One industrial park had only been open for three months when the government hired farmers to act as workmen to meet an inspection team, to the amusement of locals

Pizhou continued to expand.

After growing to 50 square kilometers in 2007, Li Lianyu said that the next step would be to extend the city framework another 98 square kilometers. A government document showed that the city's master plan called for a total area of 331 square kilometers.

A senior Pizhou official said that at the start of every year, the city government would establish ten or more "investment bureaus" that would travel the country seeking investors. But their catch was slim and limited mostly to chemical and refining industries.

On January 15, fewer than ten percent of the rows upon rows of factories in Gonghu, Paoche, and Yunhe industrial parks that stretched for nearly forty kilometers along the Xuzhou-Lianyungang highway were actually in operation.

At most of the sites, gateless walls surrounded factory compounds overgrown with weeds. Some did contain actual buildings, but these were empty of equipment. Villagers tended animals and grew vegetables in some of the empty buildings.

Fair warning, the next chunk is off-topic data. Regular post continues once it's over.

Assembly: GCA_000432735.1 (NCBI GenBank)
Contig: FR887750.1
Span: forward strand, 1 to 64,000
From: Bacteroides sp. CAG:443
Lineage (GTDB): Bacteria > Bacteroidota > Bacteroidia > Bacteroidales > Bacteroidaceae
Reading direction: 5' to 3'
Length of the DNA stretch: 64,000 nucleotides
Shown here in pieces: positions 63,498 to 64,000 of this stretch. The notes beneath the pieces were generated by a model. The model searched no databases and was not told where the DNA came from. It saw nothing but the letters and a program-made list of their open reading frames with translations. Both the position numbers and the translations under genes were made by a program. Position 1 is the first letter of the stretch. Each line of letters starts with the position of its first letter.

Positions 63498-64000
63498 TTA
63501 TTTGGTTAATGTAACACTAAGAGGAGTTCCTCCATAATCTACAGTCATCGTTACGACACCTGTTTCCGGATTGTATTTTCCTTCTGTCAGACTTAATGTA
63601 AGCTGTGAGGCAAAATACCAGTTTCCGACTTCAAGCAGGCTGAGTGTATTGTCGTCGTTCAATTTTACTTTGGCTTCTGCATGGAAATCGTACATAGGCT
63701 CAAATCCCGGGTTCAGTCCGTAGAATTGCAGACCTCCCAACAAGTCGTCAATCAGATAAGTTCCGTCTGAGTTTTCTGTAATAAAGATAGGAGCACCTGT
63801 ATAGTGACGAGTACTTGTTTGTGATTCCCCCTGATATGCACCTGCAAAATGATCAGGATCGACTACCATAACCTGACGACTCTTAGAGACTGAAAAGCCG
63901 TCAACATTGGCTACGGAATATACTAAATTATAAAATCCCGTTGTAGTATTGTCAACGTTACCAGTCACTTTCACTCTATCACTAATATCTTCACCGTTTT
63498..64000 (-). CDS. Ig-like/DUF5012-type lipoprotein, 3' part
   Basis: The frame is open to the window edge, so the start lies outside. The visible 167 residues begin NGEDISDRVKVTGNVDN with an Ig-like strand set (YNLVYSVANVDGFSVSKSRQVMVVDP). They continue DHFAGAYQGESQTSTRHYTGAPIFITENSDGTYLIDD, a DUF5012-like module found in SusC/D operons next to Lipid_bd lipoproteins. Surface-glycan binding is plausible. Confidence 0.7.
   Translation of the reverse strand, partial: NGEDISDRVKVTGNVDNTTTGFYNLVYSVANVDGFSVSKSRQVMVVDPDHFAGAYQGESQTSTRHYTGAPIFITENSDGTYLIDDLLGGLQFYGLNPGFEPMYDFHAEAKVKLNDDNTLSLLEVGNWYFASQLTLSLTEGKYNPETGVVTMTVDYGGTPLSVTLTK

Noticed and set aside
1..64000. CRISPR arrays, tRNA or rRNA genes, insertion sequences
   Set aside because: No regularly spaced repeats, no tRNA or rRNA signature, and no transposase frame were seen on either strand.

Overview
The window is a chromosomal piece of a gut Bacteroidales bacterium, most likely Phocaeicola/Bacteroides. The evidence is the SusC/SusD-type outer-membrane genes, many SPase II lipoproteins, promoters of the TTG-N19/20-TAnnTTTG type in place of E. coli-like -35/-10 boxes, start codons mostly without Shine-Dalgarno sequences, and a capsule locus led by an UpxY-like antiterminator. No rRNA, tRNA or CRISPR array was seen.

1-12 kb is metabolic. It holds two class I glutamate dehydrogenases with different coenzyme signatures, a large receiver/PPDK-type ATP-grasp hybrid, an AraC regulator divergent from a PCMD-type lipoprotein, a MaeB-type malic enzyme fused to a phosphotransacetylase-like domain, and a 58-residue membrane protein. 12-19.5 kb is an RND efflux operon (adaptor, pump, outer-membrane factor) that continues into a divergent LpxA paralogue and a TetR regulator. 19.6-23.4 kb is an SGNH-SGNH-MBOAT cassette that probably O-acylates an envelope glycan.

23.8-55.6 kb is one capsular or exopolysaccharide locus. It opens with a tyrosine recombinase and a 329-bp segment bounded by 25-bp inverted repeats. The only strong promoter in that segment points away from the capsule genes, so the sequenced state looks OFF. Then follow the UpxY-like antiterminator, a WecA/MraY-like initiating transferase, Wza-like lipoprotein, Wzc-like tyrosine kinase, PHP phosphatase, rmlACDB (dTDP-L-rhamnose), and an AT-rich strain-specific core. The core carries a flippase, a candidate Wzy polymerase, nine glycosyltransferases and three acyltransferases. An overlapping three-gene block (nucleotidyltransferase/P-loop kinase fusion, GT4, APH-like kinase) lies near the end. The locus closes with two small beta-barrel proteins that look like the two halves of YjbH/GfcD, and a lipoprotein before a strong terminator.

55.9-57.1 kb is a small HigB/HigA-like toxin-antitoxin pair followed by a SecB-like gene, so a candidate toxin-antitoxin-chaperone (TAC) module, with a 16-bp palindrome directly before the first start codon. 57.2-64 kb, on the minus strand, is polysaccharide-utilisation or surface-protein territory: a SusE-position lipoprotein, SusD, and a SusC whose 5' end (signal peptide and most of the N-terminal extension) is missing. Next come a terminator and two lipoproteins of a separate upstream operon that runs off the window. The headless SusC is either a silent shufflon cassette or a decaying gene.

According to a report in the August 13, 2006 edition of the Xuzhou Daily, the Golden Phoenix Furniture Industrial Park covers 1,100 mu (73 hectares) and was built at a cost of 260 million yuan. It is now completely covered in long weeds.

On January 16, a resident of the town of Guanhu said that the industrial park had been open for less than three months. When upper-level inspectors had come in the past, the city had hired them to put on work clothes and act as laborers, to the amusement of locals.

A source within the Pizhou Bureau of Land and Resources said that most of the businesses that had purchased factories were actually in search of low-cost grounds that they could turn around and sell in a few years when prices rose.